My 44-year-old client Ruben went through his fourth chemical dependency treatment program a year ago and has been clean and sober ever since. A drug addict since his early teens, at no previous time has his sobriety lasted longer than six months. He freely admits that his totally willingness to do whatever is suggested to him by his sponsor and the professionals involved in his care has made all the difference. “I tried it my way long enough to know that doesn’t work – now I’m finally learning to follow directions.”

For the first time, Ruben has added individual therapy to his 12 Step membership. He is working on family concerns, previously unresolved grief, and the self-esteem issues related to physical and sexual abuse. He attends daily meetings of Alcoholics Anonymous; does service work at his church; works the 12 Steps with his A.A. sponsor; spends quality time with his daughter; receives glowing reviews at his job; recently became a non-smoker; and is whittling down his debt. He smiles broadly whenever I see him and feels deeply thankful to have another chance at life.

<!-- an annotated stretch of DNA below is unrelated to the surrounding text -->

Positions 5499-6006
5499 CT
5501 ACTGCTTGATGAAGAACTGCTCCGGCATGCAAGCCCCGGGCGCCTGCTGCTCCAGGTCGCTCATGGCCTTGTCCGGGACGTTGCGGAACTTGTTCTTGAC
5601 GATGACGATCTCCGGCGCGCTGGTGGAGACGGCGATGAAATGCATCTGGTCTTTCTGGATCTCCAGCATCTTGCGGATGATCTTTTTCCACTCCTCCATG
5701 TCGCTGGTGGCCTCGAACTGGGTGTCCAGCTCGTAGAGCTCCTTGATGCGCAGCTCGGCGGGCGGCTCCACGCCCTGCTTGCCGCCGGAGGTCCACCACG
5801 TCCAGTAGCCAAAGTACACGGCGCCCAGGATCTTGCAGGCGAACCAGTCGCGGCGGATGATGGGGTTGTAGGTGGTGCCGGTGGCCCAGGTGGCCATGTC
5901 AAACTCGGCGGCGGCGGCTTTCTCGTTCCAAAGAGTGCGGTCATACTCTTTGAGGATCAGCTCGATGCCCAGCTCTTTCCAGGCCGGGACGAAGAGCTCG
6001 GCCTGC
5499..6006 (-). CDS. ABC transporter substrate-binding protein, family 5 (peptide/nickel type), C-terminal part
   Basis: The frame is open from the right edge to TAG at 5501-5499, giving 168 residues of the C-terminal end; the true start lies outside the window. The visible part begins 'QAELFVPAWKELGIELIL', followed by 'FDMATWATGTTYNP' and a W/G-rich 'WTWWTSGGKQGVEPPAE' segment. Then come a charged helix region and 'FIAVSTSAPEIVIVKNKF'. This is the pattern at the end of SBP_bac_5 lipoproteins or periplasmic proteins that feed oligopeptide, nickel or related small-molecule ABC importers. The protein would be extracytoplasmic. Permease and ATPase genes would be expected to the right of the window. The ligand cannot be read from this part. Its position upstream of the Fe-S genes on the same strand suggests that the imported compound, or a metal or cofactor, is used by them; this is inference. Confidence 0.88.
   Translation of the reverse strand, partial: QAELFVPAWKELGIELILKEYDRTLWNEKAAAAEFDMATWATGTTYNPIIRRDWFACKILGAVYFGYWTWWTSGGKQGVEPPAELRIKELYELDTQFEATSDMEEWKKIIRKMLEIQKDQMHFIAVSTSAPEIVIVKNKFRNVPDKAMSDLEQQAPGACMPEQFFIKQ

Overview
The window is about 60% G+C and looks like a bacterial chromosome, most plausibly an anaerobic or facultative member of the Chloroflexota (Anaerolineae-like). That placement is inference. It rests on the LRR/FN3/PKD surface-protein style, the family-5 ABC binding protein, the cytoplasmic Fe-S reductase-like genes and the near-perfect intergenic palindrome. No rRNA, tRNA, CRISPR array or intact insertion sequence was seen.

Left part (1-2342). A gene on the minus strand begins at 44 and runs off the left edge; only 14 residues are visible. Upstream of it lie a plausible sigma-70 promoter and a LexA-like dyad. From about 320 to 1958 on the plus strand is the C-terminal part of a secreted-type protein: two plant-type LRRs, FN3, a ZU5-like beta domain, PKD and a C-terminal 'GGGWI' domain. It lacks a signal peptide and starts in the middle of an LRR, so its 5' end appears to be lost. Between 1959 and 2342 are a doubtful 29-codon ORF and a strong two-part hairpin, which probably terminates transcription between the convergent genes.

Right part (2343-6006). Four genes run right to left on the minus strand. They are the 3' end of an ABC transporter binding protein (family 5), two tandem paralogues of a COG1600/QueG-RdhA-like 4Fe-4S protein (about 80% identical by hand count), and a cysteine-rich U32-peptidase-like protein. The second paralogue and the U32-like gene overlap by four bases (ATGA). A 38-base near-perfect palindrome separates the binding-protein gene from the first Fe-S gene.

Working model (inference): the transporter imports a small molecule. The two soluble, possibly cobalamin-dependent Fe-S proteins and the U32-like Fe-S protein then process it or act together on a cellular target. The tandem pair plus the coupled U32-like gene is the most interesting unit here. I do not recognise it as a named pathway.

Recently I asked Ruben what brought him back time and again to treatment, when each time he had started out committed to sobriety and then lost his recovery. Many people in this position become so demoralized and discouraged by their failures and the people they have hurt that they simply give up on getting better.
Ruben answered immediately, “It was my ex-mother-in-law Ella – she was the only person in my life who never gave up on me. She always told me that she believed in me, that I was an amazing guy and that I was smart. She said that my addiction wasn’t the real me, and that she knew I had what it took to get and stay clean and sober. I played her words over and over in my mind a lot, and, eventually, when I got really sick of myself, her belief in me, when I had none, would lead me back to treatment. I am forever grateful.”

Never underestimate the power of encouragement to help our children become their best selves.

Wendy Boorn received her Bachelor’s degree in English from Bucknell University in 1967. Following graduation, she married, moved across the country, and spent 11 years as a wife and stay-at-home mother of two. Graduate school followed and, in 1980, led to a Master of Counseling degree from Arizona State University.